During the period of the Second Industrialization, India and Egypt came under the expanded grip of British colonialism, generating adaptive responses by both intellectuals and working class migrants. A more intrusive and rapacious western presence in Asia and Africa influenced the unsuccessful defensive developmentalism of Qing China and Ottoman Turkey and the more successful response in Meiji Japan. The expansion of industry also created the new industrial working class in Europe and the United States, and resulted in a partial modernization of even tsarist Russia. A small industrial workforce of 1.5 million floated atop a vast agrarian mass of approximately fifty million peasants.

The twentieth century revolutions built on the legacy of the earlier revolutions and added their own traditions. Marxism, anarchism and nationalism provided the vocabulary of resistance (“Workers of the world, unite!” “Swaraj is my birthright and I shall have it!”).¹ Working class militancy among skilled workers rose, boosting the membership of new socialist parties from France to Germany to Russia.

The Independent Hindustan: Official Journal of the Ghadar Party

Revolutionary organization crystallized in the Indian diasporic communities of North America and Southeast Asia as British imperialism expanded imperial networks connecting Europe, Canada, South Africa, Southeast Asia and India. Through these networks flowed colonial and European soldiers, workers and students pursuing opportunities or following orders in different parts of the Empire. Among the most active of these revolutionary movements was the Ghadar Party, established in 1913 in San Francisco. Comprised of migrants from India, mostly rural workers from Punjab, Ghadar militants were radicalized by the racist mistreatment they received from Canadian authorities and the indifference of the British colonial state to their welfare. Radical intellectuals like Taraknath Das, Har Dayal and Pandurang Khankhoje joined the movement as it became a broad alliance between workers and intellectuals against the British Empire. The common experience of being powerless in a foreign land and fighting racist immigration laws forged cross class alliances between rural laborers and middle class students.² American, British and Canadian authorities used a mix of repression, surveillance and preemptive arrest to stem the tide of revolutionary protest. Anticolonial revolutionary movements returned during the First World War, exploiting the networks created by imperialism to try and overthrow imperial control.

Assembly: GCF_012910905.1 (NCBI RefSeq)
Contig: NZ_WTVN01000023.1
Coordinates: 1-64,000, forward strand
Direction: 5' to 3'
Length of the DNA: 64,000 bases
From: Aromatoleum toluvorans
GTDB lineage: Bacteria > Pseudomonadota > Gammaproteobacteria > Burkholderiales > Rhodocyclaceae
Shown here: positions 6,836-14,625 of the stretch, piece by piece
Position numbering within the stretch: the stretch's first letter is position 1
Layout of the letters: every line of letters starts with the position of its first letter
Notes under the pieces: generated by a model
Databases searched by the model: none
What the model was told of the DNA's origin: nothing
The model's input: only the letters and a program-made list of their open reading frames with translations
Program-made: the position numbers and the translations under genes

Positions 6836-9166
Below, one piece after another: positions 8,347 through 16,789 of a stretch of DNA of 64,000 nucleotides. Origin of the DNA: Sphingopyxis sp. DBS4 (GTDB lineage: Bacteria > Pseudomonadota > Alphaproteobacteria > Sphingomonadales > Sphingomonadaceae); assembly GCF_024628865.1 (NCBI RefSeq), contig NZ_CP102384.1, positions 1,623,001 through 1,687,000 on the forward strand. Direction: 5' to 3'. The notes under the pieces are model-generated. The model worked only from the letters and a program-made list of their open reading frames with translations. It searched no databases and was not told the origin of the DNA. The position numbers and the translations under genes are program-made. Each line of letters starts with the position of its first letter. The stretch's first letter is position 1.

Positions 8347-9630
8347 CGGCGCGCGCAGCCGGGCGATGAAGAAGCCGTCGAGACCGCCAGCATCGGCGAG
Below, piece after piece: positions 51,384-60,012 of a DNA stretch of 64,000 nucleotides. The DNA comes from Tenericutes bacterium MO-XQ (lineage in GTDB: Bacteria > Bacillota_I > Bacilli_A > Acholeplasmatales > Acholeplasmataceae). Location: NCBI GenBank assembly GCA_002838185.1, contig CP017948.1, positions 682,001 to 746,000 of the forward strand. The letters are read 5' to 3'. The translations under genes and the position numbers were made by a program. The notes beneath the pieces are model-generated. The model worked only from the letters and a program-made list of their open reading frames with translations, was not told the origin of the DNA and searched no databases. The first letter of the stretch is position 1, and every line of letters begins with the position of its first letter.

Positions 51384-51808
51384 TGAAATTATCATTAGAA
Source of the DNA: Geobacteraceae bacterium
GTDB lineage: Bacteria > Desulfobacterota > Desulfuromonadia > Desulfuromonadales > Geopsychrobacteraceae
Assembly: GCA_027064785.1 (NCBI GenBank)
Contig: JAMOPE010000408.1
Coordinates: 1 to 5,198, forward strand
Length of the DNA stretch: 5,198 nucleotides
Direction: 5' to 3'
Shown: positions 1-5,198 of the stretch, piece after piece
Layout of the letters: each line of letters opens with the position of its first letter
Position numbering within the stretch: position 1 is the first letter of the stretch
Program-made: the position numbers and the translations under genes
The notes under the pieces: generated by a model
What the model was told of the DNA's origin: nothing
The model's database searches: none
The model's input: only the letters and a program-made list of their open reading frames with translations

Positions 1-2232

Over in Europe, the large socialist parties — the PSF (France), PSI (Italy), SPD (Germany) — had become entrenched in their roles as critics of their own national regimes, paying lip service to the idea of socialist internationalism and antimilitarism. When push came to shove in the summer of 1914, all major socialist parties voted to support the military credits of their respective countries to the fury of Lenin, Karl Liebknecht, Clara Zetkin, Rosa Luxemburg and others committed to an antimilitarist line. Out of the ashes of the Second International rose the Zimmerwald left — those who had opposed the First World War and met at Zimmerwald in 1915 — the future leaders of the Communist International, the revolutionary specter that really haunted European leaders of the interwar years in the aftermath of the Bolshevik Revolution.